By Jonathan Dorfan
In my April 6 All Hands, I spoke of the
pioneering science that we will do at SLAC using ultra fast x-rays. I
introduced you all to the Stanford
Ultrafast Science Center that we have set up at SLAC to recruit and focus the world’s best talent to make astounding
discoveries using the Sub-Picosecond Pulse Source (SPPS) facility in the
Final Focus Test Beam (FFTB) and, beginning in 2009, the Linac Coherent Light
Source (LCLS). The lead story in the
October 21 TIP
recruitment of Professor Phil Bucksbaum as the first Director of the
Ultrafast Science Center.
(Photo by Diana Rogers)
The SPPS facility is already breaking new ground,
providing the hitherto unknown scientific basis for processes as
fundamental as how substances melt. When a snowball melts, you can tell
it has achieved a liquid state when the water drips through your
fingers. But if you could follow the melting process, driven by the heat
of your hand, from its very first instant—the first trillionth of
second—would you be able to point to the exact moment the snowflake
crystals disorder into liquid H2O?
That is one of the many challenging questions
facing researchers using the SPPS to probe the activities of materials
on ultra fast timescales. SPPS makes intense x-ray pulses lasting
quadrillionths of a second (called ‘femtoseconds’), by taking the
electron beam from the linac, compressing it, and passing it through an
undulator magnet in the FFTB. These pulses enable researchers to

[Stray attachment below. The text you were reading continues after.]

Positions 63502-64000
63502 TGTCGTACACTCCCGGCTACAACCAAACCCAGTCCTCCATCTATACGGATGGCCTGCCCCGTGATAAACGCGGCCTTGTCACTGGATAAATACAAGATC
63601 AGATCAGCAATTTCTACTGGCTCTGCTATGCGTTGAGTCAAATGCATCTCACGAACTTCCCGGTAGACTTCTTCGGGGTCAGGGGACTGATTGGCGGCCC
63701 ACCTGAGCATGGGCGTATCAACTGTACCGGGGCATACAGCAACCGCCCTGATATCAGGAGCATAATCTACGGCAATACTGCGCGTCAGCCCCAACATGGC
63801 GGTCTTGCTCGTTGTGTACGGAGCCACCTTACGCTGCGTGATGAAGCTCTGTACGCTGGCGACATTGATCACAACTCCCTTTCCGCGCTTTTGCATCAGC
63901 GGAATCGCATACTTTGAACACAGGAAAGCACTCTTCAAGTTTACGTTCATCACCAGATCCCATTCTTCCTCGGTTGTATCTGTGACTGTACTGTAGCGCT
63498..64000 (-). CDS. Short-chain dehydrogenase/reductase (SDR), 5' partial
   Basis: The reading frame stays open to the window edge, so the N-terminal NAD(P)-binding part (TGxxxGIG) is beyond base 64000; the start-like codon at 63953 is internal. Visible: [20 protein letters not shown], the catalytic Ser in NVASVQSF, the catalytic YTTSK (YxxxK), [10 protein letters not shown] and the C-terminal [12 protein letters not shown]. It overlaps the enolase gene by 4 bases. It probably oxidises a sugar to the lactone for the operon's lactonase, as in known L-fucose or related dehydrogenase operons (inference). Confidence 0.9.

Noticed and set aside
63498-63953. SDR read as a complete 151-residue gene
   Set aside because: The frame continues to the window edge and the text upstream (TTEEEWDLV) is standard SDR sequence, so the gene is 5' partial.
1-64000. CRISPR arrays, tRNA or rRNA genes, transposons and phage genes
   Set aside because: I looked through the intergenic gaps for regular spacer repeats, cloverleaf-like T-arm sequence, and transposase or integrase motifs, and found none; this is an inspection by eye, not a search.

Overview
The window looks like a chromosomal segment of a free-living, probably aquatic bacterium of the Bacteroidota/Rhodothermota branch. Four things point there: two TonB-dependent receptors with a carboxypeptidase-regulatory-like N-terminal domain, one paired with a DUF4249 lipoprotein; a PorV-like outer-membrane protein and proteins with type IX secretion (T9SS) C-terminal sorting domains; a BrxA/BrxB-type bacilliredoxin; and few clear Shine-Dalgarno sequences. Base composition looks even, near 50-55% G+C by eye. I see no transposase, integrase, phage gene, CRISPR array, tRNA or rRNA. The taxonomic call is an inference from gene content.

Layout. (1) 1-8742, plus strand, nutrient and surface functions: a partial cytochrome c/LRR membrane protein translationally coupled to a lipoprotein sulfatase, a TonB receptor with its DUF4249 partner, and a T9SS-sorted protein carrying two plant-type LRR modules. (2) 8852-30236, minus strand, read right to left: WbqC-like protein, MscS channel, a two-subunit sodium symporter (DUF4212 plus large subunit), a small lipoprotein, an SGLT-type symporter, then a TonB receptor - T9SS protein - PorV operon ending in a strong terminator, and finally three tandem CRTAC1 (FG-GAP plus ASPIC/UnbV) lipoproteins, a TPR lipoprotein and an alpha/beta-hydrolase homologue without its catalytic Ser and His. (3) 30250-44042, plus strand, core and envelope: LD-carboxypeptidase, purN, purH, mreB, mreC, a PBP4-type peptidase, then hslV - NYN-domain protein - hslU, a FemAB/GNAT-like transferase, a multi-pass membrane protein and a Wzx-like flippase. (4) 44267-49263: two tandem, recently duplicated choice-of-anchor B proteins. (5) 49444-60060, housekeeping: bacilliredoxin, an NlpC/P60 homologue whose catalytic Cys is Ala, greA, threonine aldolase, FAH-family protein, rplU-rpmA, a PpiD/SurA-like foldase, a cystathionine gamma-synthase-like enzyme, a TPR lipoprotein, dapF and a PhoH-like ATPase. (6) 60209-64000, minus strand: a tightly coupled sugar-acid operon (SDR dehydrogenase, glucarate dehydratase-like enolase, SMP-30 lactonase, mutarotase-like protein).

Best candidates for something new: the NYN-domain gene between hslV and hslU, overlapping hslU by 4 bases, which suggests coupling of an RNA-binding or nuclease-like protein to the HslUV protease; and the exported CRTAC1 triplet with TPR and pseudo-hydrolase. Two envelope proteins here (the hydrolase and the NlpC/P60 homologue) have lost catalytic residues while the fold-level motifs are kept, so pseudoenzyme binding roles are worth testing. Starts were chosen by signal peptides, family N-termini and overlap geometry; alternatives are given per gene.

directly monitor through diffraction of the ultra fast x-rays the
earliest atomic changes during melting.
One of the first SPPS experiments looked at the
laser-driven melting of a semiconductor material similar to silicon.
When the laser light strikes the semiconductor crystal, it first
disrupts the electrons in the crystal, allowing the atoms to break from
their constrictive bonds and move freely with their inertial energy. The
experiment showed that in the first 500 femtoseconds, the atoms start
moving away from their initial positions, spreading out into a larger
volume like ripples from a stone tossed into a puddle but retaining the
overall crystal shape.
New follow-on research has extended the time range
and shown more. When the incredibly short period of 500 femtoseconds has
passed, the atoms start to bump into their neighbors. The collisions
produce random, diffusive motion, which breaks down the tetrahedral
shape of the crystal that characterizes its solid phase. The data
suggests that it’s the collisions between atoms that is the crucial
mechanism for turning a solid into a liquid.
The study also shows that direction matters. The
distance that atoms travel before hitting boundaries (namely the other
atoms) depends on which direction an atom is traveling. Thus the crystal
disorders, and a liquid state is formed, at different rates in different
Congratulations to the SPPS team for this new,
exciting science. These measurements demonstrate the importance of high
brightness, ultra fast x-ray probes for studying how reactions and
structural changes occur at the level of the atoms on time scales that
are ‘natural’ for the events.
We can all look forward to more remarkable
discoveries at SLAC when the full power of ultra fast science is
unleashed with the start-up of the LCLS in 2009. The first step in the
LCLS construction has begun with the preparations for the injector at
Sector 20 of the linac, and this spring the construction will start in
earnest. LCLS construction was fully funded in the 2006 Energy and Water
Appropriations Bill at $83 million. Many thanks to our colleagues in the
DOE’s Office of Science for their exceptionally strong support of LCLS
and their hard work in securing this funding which is so important to
the future of science at SLAC.